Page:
Smith said he’ll hire a health director, nutrition specialist and dietitian initially and present a detailed plan during the August-September county budget process. Current county programs and services, from animal control and code compliance to air quality and mental and behavioral health, will be under the new county Department of Preventative Health and Environmental Services that will coordinate with the city’s Metropolitan Health District, University Health, suburban cities and other “health-related partners.”

Smith also hopes to destigmatize mental health issues that have surfaced during the pandemic.

“I wish as a society we’d just get away from this distinction between physical health and mental health. They’re all one package,” Smith said.

Commissioner Rebeca Clay-Flores, who worked for the city’s Metro Health for six years and has mentioned problems she witnessed at that agency, said partnerships with nonprofits and churches could help the county reach pockets in the community that are hardest to serve.

“In the middle of a pandemic, it’s too late to build relationships,” she said.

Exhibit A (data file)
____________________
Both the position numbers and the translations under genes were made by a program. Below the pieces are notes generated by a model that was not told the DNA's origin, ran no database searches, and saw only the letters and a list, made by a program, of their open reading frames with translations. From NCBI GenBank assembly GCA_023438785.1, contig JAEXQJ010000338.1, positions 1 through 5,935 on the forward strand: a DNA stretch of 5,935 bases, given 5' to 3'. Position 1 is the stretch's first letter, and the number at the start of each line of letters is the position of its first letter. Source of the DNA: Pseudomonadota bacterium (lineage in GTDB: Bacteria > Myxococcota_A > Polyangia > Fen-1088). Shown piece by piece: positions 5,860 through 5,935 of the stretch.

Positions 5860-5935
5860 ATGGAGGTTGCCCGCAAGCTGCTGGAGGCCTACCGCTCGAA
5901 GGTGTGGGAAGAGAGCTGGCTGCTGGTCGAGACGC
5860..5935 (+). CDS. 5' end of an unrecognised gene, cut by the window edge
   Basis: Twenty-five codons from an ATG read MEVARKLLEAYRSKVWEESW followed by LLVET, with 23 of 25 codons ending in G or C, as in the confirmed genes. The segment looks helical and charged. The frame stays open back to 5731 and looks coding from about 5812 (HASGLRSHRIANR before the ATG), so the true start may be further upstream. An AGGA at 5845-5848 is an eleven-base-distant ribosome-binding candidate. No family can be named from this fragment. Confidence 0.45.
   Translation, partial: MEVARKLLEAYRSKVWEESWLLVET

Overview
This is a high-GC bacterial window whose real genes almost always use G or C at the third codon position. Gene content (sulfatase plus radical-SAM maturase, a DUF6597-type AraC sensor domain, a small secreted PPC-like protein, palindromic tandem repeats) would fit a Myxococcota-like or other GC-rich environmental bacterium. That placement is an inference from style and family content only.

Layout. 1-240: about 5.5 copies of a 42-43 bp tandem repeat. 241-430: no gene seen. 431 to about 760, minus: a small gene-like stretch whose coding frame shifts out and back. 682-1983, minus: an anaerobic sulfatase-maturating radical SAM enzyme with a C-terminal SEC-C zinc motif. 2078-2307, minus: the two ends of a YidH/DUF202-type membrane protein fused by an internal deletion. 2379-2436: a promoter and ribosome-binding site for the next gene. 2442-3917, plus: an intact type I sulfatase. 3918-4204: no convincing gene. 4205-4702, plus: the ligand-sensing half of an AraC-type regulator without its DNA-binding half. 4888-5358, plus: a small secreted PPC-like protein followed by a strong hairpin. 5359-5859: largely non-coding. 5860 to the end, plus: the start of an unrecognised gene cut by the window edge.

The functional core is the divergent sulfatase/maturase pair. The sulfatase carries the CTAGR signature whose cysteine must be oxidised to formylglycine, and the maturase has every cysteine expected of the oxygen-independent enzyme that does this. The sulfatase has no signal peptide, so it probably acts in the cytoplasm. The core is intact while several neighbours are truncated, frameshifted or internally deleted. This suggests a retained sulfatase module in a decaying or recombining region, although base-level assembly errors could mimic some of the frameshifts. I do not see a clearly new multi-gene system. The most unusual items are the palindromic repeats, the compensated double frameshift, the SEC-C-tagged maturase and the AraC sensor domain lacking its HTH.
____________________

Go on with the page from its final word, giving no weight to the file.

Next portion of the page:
Commissioner Tommy Calvert said their efforts need to carefully target areas affected by federally recognized social determinants of health such as racism, pollution and service gaps in housing, transportation, nutrition, recreation, language and literacy.

“I have not seen, in the thought process of the funding, an embrace of the national standards. And I don’t want us to be behind again in Bexar County-San Antonio. I want us to be at the cutting edge of this,” Calvert said.

The Express-News, following the recent in-depth series on health disparities, will hold a free Access Denied Health Fair from 9 a.m. to 1 p.m. Saturday, May 28, at the Wesley Health and Wellness Center, 1406 Fitch St. Express-News Reporter Laura Garcia will discuss inequities on the South Side and possible solutions with a panel of experts.

[This story was originally published by San Antonio Express-News.]